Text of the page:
Keyword Search About the Collection Contents by LC Class 20 most recent titles added
History Classification Collection Development Policy Collection Development Tools Other Collections
In the late-1990s, as the Internet became the home for a rapidly growing number of free reference sources, the Library’s Webmaster, William J. Frost, presented the idea of creating a searchable collection from those sources that would be appropriate for the undergraduate student. During the summer of 2000, the collection was given the name “Internet Collegiate Reference Collection” or “ICRC”. By the start of the 2000 Fall semester, the collection consisted of approximately 400 links to electronic almanacs, dictionaries, encyclopedias, directories, and other standard reference tools. The collection could be searched by keyword or could be displayed in Library of Congress Classification order by sub-class. Criteria were established for selection for inclusion and procedures were developed to identify and correct broken links.
By the end of the 2003/2004 academic year, the collection consisted of over 1,100 sites. With the retirement of its originator, responsibility for this collection was transferred to the Coordinator of Reference Services. After extensive discussions, the decision was made to apply the same criteria for collaborative collection development (both selection and de-selection) as are used for its paper counterpart. The expertise of the five subject specialists are employed to identify sites to be added and sites to be weeded with over-all coordination of the content resting with the Coordinator of Reference Services. It was also decided to rename the collection “Electronic Reference Collection” or “E-Ref” for short to make its content and function more readily discernable by the students who use it. The collection still can be searched by keyword or displayed in Library of Congress Classification order by sub-class.
ClassificationThe standard system for American academic libraries, the Library of Congress Classification System, is adapted for the Electronic Reference Collection. Some changes have been made to adapt to a collection considerably smaller than the Library of Congress. Library of Congress Subject Headings are found in the LC authority files.
- Classification were originally taken only to the subclass level, which is the second letter, e.g. "HG." Classifying beyond that point occurs only when the number of sites are too many to make retrieval easy.
- Subject bibliographies are placed with the subject subclass, omitting subclass Z5051-7999.
- The online catalogs of the Harvey A. Andruss Library and the Library of Congress are used as a reference when classification or subject headings are not obvious.
Collection Development Guidelines
- Roughly the same criteria for book selection apply to Web resources, e.g. relevance to the University’s curriculum, author's credentials, publisher/supplier's reputation, inclusion of sources where applicable, currency of data.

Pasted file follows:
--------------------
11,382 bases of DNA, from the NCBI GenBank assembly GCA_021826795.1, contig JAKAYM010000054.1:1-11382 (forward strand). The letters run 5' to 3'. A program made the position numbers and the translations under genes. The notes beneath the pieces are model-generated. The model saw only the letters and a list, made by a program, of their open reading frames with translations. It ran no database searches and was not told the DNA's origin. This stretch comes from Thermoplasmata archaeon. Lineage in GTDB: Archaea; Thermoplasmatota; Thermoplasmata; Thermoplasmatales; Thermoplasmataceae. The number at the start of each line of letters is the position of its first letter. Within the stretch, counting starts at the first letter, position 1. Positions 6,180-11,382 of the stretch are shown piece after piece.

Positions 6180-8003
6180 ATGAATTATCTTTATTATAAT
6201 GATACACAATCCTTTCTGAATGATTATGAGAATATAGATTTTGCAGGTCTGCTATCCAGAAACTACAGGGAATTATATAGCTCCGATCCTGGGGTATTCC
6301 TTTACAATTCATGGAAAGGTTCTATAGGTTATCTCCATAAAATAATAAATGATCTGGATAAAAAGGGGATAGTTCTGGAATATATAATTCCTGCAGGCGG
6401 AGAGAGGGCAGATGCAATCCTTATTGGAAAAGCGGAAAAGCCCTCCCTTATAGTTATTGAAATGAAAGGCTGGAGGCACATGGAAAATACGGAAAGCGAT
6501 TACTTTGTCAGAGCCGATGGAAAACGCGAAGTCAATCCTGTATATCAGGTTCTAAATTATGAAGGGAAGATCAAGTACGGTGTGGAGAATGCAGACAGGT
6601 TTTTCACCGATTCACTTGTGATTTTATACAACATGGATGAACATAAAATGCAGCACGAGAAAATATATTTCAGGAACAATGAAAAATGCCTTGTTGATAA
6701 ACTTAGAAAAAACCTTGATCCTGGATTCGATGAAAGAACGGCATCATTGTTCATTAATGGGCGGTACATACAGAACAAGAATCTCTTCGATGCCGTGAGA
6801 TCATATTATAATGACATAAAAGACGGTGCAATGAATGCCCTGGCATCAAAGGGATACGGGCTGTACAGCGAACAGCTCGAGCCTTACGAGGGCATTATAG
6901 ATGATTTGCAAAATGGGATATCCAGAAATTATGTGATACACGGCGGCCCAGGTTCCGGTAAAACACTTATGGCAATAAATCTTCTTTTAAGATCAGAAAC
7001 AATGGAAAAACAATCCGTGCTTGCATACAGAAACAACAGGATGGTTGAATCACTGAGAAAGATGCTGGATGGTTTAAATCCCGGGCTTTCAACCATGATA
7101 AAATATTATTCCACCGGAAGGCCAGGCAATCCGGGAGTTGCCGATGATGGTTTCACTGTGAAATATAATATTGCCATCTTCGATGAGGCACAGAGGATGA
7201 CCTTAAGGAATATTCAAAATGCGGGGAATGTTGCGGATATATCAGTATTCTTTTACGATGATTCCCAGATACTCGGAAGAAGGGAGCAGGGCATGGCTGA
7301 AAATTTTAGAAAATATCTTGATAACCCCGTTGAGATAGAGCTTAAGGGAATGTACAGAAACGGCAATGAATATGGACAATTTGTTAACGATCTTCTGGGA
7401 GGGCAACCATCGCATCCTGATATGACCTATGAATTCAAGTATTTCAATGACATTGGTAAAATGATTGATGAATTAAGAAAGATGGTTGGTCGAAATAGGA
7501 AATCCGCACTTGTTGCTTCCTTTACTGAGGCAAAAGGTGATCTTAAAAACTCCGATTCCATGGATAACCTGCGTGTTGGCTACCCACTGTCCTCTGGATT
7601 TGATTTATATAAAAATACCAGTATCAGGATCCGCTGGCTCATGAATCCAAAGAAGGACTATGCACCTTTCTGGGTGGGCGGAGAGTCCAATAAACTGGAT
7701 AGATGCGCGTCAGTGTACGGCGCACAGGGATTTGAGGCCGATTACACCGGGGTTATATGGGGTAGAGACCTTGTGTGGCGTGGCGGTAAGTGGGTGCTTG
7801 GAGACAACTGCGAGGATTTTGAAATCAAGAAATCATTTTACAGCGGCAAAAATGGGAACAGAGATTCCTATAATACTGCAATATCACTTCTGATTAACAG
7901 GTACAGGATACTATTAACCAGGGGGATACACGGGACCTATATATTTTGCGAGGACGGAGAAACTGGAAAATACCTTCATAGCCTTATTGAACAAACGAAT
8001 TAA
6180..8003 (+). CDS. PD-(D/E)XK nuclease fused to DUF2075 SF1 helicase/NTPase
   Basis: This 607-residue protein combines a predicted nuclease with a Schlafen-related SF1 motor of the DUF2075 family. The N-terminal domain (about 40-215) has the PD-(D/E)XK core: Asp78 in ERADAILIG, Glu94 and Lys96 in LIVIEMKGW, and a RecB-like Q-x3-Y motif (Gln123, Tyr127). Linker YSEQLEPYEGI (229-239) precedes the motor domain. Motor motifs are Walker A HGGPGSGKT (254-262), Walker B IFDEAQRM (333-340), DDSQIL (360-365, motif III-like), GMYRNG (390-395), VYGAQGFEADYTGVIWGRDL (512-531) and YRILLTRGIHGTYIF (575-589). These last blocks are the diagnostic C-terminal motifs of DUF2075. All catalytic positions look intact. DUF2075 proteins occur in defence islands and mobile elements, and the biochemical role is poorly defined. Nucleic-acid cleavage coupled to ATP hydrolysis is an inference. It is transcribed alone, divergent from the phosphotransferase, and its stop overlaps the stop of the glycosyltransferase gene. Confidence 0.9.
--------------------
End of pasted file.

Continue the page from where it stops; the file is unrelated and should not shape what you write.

- Selection is based upon the contribution of the site to general undergraduate learning for English-speaking students. Although most sources are from the United States, they are not aimed at the needs of any particular institution or geographic location.
- Sites are selected for their contribution to undergraduate research and writing, but a few are chosen for students' personal needs.
- Most sites in this collection are specific databases of articles, graphics, statistics, texts, etc. where items may be retrieved directly, rather than sites that are portals or menu pages of several sources.
- Sites that have data on their servers are preferred to those that link to other sites. Subject lists of Web sites (excepting selected bibliographies or directories) are too numerous and the sites too varied in content to be listed here.
- Content is free, or largely free, and there is no obligation to purchase items when free information is obtained; advertising is not overly intrusive.
- No registration or passwords are required.
- Except for Adobe's Acrobat Reader and its like, special software is not required to be downloaded.
- Digital counterparts of print titles should be accompanied by full citations.
- Links are selective rather than comprehensive. If a title would not be considered for addition to a conventional reference collection, it probably should not be added.
- All sites are visited and searched before being included.
- Links are checked regularly (at least monthly) for changes.
Collection Development ToolsSites are identified through a variety of sources, including other virtual collections, email discussion lists, electronic newsletters, and periodicals such as
- Best Free Reference Web Sites from RUSA Machine-Assisted Reference Section (MARS)
- CHOICE: Current Reviews for Academic Libraries
- Internet Scout Report
- Librarians' Index to the Internet (LII)
- ResearchBuzz News
- Virtual Acquisition Shelf & News Desk from Gary Price
Recommendations for additions or corrections to this collection may be sent to its editor, Nancy Weyant.